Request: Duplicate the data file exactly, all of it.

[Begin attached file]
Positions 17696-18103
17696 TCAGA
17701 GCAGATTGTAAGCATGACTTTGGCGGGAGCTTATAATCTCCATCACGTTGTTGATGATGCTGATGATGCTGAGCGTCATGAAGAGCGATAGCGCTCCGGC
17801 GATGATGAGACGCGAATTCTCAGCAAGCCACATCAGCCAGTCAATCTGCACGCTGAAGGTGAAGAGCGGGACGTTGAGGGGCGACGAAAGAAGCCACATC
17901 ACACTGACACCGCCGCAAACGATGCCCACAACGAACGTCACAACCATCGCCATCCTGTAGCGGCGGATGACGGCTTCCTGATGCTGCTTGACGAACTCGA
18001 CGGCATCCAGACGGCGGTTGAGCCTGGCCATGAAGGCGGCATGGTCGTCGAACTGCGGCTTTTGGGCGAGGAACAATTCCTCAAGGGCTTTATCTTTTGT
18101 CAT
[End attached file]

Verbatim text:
Positions 17696-18103
17696 TCAGA
17701 GCAGATTGTAAGCATGACTTTGGCGGGAGCTTATAATCTCCATCACGTTGTTGATGATGCTGATGATGCTGAGCGTCATGAAGAGCGATAGCGCTCCGGC
17801 GATGATGAGACGCGAATTCTCAGCAAGCCACATCAGCCAGTCAATCTGCACGCTGAAGGTGAAGAGCGGGACGTTGAGGGGCGACGAAAGAAGCCACATC
17901 ACACTGACACCGCCGCAAACGATGCCCACAACGAACGTCACAACCATCGCCATCCTGTAGCGGCGGATGACGGCTTCCTGATGCTGCTTGACGAACTCGA
18001 CGGCATCCAGACGGCGGTTGAGCCTGGCCATGAAGGCGGCATGGTCGTCGAACTGCGGCTTTTGGGCGAGGAACAATTCCTCAAGGGCTTTATCTTTTGT
18101 CAT